John's Reviews > David Buick's Marvelous Motorcar: The Men and the Automobile That Launched General Motors

David Buick's Marvelous Motorcar by Lawrence R. Gustin
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's review
Dec 04, 2011

really liked it
Read from January 01 to 16, 2012

If you could go back in time one-hundred years, then you might see that the men who created America’s automobile industry bear some resemblance to today’s high-tech pioneers. As I read through the book, I found myself comparing David Buick to Steve Jobs. Each could be described as “creative inventor,” “patent holder,” “first-generation American,” “separated from biological father,” “relationally challenged in the workplace.” And, like the evolution from mainframe to PC to notebook to smartphone, the tale of automobile innovation and improvement is full of interesting characters, many of whom are introduced to the reader of this book.

I found Lawrence Gustin to be an engaging storyteller, capably weaving together material from a variety of sources, and letting the reader know when he necessarily is filling in gaps with supposition or harmonizing conflicting memories. He exercises the care of a good investigative journalist, with careful citations, acknowledgements, and indices. GM engineer and amateur Buick historian Kevin Kirbitz supplied some helpful insights to this updated edition; I especially appreciated his six-page sidebar explanation “Valve-in-Head: Technology in Historical Perspective,” which allowed me to envision and understand the advantages of this design feature.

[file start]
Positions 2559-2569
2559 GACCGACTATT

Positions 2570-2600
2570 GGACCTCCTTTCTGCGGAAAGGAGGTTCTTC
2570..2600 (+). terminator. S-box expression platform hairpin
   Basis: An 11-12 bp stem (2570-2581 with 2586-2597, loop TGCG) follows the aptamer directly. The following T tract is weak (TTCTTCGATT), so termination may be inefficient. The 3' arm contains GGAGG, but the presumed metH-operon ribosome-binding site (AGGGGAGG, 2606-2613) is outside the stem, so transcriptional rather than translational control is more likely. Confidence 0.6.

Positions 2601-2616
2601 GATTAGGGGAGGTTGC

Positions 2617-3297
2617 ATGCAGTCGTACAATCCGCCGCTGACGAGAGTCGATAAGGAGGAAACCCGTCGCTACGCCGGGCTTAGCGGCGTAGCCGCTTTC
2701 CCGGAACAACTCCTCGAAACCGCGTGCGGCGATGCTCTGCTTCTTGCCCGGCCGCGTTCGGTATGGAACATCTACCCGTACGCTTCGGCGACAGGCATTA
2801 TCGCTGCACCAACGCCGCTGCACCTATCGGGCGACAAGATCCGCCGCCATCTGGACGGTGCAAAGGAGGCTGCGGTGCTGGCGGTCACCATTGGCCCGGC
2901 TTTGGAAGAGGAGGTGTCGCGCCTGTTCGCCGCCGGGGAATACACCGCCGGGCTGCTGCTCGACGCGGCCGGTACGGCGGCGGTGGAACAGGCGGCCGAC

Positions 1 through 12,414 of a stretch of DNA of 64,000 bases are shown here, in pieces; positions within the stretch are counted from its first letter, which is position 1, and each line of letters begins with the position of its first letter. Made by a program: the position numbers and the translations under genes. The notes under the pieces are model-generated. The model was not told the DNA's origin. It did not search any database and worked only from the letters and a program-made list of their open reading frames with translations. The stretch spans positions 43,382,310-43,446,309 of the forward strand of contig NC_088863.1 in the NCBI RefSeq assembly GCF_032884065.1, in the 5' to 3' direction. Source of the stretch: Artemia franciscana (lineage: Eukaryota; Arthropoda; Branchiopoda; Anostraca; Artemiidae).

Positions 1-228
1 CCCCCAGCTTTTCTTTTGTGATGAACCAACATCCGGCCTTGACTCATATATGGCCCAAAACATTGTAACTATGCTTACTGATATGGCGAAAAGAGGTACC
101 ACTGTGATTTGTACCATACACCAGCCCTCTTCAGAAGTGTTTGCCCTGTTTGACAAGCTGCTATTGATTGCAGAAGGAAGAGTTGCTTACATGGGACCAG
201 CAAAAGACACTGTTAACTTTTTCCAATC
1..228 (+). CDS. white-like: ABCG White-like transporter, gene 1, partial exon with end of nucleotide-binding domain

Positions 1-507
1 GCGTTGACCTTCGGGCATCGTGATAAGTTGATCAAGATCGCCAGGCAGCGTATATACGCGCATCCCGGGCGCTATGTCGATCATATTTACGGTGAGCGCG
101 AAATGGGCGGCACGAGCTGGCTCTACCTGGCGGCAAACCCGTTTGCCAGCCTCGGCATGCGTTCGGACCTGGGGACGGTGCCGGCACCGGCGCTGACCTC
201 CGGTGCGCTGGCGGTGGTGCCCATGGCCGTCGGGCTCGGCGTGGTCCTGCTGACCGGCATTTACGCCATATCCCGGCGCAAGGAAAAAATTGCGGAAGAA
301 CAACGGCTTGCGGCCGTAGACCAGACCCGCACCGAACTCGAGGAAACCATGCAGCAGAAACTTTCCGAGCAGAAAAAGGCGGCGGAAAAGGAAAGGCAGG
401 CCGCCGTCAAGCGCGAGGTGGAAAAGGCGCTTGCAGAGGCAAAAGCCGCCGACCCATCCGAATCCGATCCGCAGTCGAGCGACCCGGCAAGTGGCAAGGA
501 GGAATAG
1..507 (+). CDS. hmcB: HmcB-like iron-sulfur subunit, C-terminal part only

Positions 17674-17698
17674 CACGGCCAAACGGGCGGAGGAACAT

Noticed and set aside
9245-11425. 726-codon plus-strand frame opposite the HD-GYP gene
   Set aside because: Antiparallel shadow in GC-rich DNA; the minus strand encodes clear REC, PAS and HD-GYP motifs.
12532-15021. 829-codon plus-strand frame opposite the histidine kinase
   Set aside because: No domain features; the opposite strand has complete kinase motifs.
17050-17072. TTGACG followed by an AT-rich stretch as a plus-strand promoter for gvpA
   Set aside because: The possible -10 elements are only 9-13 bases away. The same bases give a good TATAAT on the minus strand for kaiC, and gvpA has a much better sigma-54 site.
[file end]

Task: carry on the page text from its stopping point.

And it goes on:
Though David Buick’s biography forms the structure around which the book is built, and as the subtitle suggests, I never had the sense that documenting his story was the only point. Actually, it felt more like there were three foci: 1.) David’s life, particularly as it related to other historical figures in the development of the automobile; 2.) The Buick engine, particularly as it related to the evolution of automobile technology; and 3.) The early twentieth-century business development of Buick and General Motors, and the Michigan communities that both shaped and were shaped by that development.

This book probably never will be a hot bestseller like a biography of Steve Jobs, but it deserves to be read. I enjoyed it very much!
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